The Bodleian's winter exhibition celebrates over 2,500 years of Armenian history. Over one hundred items are on display, from King Tigranes II the Great's coins, through to the treasured objects of the 1915 genocide survivors.
An illuminated Bible from 1648 showing ‘The Throne Vision of Ezekiel.’ The illumination represents the prophet Ezekiel’s vision of God seated on a throne-chariot carried by four living beings, man or angel, lion, ox and eagle. These were later re-interpreted as symbols of the four evangelists, ‘carrying’ Christ-God.
By Alexi Baker
Armenia: Masterpieces from an Enduring Culture is a groundbreaking exhibition on Armenian culture timed to mark the centenary of the genocide of 1915. It explores more than two millennia of achievements and endurance as well as dislocation and suffering.
“The combination of commemoration with celebration is very apt in an Armenian context,’ says Theo Maarten van Lint, the Calouste Gulbenkian Professor of Armenian Studies at Oxford and co-curator of the exhibition. “Embracing life and creating a meaningful joyous future despite the sorrows inflicted upon them is very much the Armenians’ attitude, one to which the organisers of the exhibition wholeheartedly subscribe.”
A lectionary containing scripture readings and prayers read throughout the year. This copy is showing the adoration of the Magi on the left. The right-hand page relates the announcement of Christ’s birth to the shepherds. The manuscript dates from 1632.
The University of Oxford has had a long association with Armenian history and culture, developing rich but rarely-exhibited collections over the centuries and endowing the only professorship in the country in Armenian Studies fifty years ago. “The University of Oxford has been engaged with Armenia and its culture for over four hundred years, ever since Archbishop Laud, the then Chancellor of the University, first donated Armenian manuscripts to the Bodleian Library,” explains Professor van Lint.
For several years, van Lint has worked with Bodleian staff and with the support of donor Raffy Manoukian to realise his long-time dream of an Armenian exhibition at Oxford. The team wove together objects and installations as diverse as coins from the first century BCE, brilliantly illuminated medieval manuscripts, the only known copy of the first book printed in Iran in 1638, footage of the Oxford Armenian Choir singing a hymn from the Divine Liturgy, and a brief video in which Professor van Lint introduces the exhibition.
The Narek - this holy book is an 18th century copy of The Book of Lamentation containing mystical prayer poems by Saint Gregory of Narek. This is the most venerated book in Armenian culture after the Bible, and healing powers are ascribed to it. It is believed to protect the family with whom it resides. It is pictured with devotional items – a cross, prayer images and two pouches containing earth from the owners’ Armenian home in the Ottoman Empire before they were driven out in 1915.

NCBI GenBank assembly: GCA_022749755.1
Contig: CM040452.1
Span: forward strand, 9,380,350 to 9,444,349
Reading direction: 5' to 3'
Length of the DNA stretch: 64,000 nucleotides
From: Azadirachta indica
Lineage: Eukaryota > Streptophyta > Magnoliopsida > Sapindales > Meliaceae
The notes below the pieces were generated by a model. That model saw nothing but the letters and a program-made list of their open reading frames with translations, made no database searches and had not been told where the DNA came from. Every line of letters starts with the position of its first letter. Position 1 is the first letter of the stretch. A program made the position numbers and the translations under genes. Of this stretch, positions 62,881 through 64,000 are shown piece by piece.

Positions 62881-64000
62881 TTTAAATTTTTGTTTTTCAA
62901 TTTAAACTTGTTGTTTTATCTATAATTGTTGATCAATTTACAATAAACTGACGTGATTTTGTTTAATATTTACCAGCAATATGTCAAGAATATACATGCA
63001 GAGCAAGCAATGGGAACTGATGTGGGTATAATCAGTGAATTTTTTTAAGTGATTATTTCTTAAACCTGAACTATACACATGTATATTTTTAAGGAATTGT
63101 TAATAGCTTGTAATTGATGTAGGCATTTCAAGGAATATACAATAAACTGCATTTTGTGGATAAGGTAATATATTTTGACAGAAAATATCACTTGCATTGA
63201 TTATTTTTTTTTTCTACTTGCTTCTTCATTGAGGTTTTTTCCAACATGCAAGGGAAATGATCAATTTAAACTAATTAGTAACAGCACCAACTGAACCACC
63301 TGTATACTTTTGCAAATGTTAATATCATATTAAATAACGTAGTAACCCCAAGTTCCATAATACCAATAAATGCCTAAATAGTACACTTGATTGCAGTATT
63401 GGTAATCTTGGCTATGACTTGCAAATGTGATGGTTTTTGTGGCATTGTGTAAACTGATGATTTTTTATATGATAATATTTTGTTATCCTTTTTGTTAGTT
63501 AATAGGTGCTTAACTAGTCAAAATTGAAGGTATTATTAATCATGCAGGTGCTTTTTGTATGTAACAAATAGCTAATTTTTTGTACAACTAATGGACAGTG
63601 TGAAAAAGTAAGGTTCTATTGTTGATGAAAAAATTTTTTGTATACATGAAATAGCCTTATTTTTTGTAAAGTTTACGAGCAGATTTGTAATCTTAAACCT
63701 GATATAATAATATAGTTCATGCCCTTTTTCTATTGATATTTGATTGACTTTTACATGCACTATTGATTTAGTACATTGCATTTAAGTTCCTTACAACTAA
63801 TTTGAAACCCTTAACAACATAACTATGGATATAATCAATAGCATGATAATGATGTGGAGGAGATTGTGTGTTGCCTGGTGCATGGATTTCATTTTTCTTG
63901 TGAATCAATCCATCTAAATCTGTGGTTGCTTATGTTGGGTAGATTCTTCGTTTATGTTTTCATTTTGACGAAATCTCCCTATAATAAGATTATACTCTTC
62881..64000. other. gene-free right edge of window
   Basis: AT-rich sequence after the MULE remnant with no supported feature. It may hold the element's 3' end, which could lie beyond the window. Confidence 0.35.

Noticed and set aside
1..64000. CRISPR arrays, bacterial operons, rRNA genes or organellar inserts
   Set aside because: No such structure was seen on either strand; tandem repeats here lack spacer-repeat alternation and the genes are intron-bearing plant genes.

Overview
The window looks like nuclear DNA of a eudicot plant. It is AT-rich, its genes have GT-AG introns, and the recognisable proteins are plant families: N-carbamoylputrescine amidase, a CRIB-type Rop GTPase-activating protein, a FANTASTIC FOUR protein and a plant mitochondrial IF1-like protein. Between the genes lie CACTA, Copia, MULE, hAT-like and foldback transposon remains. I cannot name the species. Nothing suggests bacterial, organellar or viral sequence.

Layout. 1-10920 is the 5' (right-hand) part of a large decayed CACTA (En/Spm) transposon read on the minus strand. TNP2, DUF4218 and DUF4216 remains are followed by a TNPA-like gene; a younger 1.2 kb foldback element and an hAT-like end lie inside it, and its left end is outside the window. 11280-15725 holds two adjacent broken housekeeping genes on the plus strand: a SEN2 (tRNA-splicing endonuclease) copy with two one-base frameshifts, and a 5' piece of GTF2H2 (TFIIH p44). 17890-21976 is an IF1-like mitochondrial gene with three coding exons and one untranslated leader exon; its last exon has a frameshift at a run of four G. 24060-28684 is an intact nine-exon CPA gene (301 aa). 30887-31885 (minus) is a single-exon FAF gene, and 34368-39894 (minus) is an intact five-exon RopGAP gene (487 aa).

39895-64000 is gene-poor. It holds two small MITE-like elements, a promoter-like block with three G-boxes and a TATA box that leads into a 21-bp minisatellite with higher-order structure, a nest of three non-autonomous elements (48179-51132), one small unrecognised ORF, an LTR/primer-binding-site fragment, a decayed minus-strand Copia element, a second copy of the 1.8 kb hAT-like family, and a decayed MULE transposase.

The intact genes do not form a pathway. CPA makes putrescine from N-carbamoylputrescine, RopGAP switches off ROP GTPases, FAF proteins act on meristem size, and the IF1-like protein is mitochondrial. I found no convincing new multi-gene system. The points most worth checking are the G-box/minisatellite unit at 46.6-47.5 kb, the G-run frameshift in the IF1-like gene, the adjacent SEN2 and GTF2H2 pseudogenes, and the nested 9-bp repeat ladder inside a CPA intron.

Historical recreations and new technologies have also enhanced the exhibition. Curators and conservators worked with the artist Anita Chowdry to make gold and lapis blue pigments, underlining the effort that went into making illuminated manuscripts. Meanwhile, hyperspectral imaging revealed a hidden devil, which pious readers had rubbed out of a gospel centuries ago.
“There are so many sumptuously illuminated and simply breathtaking manuscripts in the Bodleian’s collection, that it wasn’t easy to narrow it down,” says co-curator Robin Meyer, who is also researching Classical Armenian as a doctoral student at Wolfson College and is also a lector in Latin and Greek Languages at the University. “In the end, we often chose not only to exhibit the most visually exciting pieces, but also manuscripts and books that would have featured in the everyday life of less exalted members of society.”
In addition to revelations about the distant past, the exhibition features a number of treasured possessions loaned by Armenian families, many reflecting the tumult of modern events. For example, there is a much-travelled samovar with cups and saucers, that has moved across many borders for generations of the same family and an 18th century printed copy of the 1000 year old Book of Lamentation by the Armenian Apostolic Church's Saint Grigor Narekac‘i,, that serves as a holy protector for the family that has cherished it for generations.
Dr. Gillian Evison, the Head of the Bodleian Libraries Oriental Section, speaks movingly of the emotions imbued in such objects. She was particularly drawn to a needlework band made by the mother of the poet and artist Krikor Momdjian, which appears in and alongside Momdjian’s video installation The Blessing, filmed in the magnificent cave-monastery of Geghard in Armenia, and has been donated to the Bodleian in honour of his mother. Dr. Evison says, “This rich and vibrant culture has been brought to life for me by the wonderful Armenian families who shared their life stories during the making of the exhibition, and whose treasures are now on display in the gallery.”
The exhibition is free to view from now until 28th February 2016 at the Weston Library
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All images © Bodleian Library